That’s a great question: In areas that lie outside the MPAs, Conservation International works with local communities in the four countries to help implement sustainable fishing practices such as only allowing certain gear and returning juvenile fish to the ocean if they are caught so that they can reproduce. Through our seascapes program, for example, regional governments and communities in Costa Rica have worked to restore their mangrove forests and strengthen their small-scale fisheries, which employ 400,000 people across the country and support local food security.
In what other ways does protecting the ocean benefit people in this region?
Nature-based ecotourism has also helped stimulate economies throughout the Eastern Tropical Pacific Seascape, particularly in Costa Rica and the Galápagos Islands.
The creation of artisanal fisheries has helped increase jobs in the region as well, giving fishers access to markets that fetch higher prices for sustainably caught fish.
“With support from the seascape, fish populations are rebounding and local communities are working to restore fisheries and critical habitats such as mangroves, which act as a natural barrier against flooding and sea-level rise,” Guzman says. “The network of communities, regional authorities, governments and organizations established through this seascape now has the ability to make collective decisions regarding the sustainable management of their ocean and coastal land.”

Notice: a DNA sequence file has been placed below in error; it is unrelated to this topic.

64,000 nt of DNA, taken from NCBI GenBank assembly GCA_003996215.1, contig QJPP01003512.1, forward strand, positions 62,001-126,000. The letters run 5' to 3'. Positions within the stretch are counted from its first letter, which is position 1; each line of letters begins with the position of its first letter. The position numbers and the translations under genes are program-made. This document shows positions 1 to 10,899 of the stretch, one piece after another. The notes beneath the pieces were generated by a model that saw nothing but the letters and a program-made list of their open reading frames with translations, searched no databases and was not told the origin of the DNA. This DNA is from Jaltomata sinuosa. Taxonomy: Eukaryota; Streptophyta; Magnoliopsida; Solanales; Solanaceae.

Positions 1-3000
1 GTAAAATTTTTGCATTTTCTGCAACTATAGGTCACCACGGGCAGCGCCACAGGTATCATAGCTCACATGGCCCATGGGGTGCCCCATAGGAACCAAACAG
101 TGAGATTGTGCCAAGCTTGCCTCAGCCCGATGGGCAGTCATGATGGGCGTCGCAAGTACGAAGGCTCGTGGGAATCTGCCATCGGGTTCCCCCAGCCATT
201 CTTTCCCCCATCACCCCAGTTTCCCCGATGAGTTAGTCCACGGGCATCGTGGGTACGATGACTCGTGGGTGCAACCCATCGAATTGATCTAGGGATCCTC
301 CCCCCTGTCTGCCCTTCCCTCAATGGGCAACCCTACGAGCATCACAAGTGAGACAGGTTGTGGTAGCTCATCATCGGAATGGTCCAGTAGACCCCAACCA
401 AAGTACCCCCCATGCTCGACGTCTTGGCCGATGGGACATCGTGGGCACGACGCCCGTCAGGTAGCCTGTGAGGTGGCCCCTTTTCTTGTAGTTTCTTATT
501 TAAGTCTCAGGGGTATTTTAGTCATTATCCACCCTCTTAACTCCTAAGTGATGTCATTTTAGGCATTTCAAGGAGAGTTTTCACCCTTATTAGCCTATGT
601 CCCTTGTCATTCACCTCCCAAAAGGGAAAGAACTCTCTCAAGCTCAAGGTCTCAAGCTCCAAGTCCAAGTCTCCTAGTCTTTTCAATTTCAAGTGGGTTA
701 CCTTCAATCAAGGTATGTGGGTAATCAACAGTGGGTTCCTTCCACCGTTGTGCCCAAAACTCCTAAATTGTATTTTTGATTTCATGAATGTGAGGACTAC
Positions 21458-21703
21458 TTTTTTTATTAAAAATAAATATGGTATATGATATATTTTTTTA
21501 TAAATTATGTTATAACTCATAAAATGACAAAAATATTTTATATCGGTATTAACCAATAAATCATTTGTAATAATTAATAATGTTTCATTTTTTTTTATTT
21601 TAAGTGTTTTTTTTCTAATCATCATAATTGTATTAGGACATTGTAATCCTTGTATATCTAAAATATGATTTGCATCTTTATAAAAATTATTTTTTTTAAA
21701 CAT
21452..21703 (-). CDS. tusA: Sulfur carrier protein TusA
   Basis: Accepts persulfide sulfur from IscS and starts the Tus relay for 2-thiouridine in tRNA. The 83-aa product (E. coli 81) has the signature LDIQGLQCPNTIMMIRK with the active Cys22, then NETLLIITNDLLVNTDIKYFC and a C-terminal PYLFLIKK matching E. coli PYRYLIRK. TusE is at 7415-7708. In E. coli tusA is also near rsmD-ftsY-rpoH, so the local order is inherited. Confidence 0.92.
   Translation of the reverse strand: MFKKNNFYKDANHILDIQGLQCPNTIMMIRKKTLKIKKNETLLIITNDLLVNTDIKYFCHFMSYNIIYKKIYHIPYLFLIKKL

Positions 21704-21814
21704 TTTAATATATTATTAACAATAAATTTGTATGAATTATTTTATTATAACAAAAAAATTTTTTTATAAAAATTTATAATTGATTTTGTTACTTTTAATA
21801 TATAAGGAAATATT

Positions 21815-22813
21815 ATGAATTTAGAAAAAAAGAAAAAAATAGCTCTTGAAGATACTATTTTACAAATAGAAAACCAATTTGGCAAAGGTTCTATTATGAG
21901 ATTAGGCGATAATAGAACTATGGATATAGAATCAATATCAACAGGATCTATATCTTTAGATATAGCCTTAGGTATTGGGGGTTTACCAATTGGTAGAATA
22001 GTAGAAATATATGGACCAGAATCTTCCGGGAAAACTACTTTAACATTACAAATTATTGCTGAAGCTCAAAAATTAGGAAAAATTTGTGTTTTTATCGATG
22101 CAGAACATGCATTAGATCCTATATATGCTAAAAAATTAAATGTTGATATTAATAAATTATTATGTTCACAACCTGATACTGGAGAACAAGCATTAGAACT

So what are the next steps?
The goal is to continue working with countries, communities and the private sector to create seascapes around the world. To date, less than 10 percent of the world’s oceans are protected. But governments and conservationists worldwide are pushing to expand protection to 30 percent of the ocean by 2030 — which scientists say is necessary to limit the impacts of climate change on our oceans and prevent the widespread extinction of marine species.
How are we supposed to protect almost a third of the ocean?
It’s an ambitious target — but scientists agree that it’s possible if countries work together to invest in the creation of MPAs and limit destructive activities such as overfishing and bottom trawling, which scrapes the sea floor, pulverizing fragile habitats in its path.
“Seascapes prove that large-scale ocean protection doesn’t have to come at the cost of economic growth,” Murphy says. “In fact, research estimates that protecting 30 percent of the ocean could increase the annual global catch by eight million tons and limit the most severe marine impacts of climate change. The seascapes approach shows that if we take care of our oceans, our oceans will take care of us.”
Shannon Murphy is the seascapes manager at Conservation International. Kiley Price is a staff writer at Conservation International. Want to read more stories like this? Sign up for email updates here. Donate to Conservation International here.
Read the original coverage from Conservation International at https://www.conservation.org/blog/what-on-earth-is-a-seascape
Read more from Conservation International about the Eastern Tropical Pacific Seascape at https://www.conservation.org/places/Eastern-Tropical-Pacific-Seascape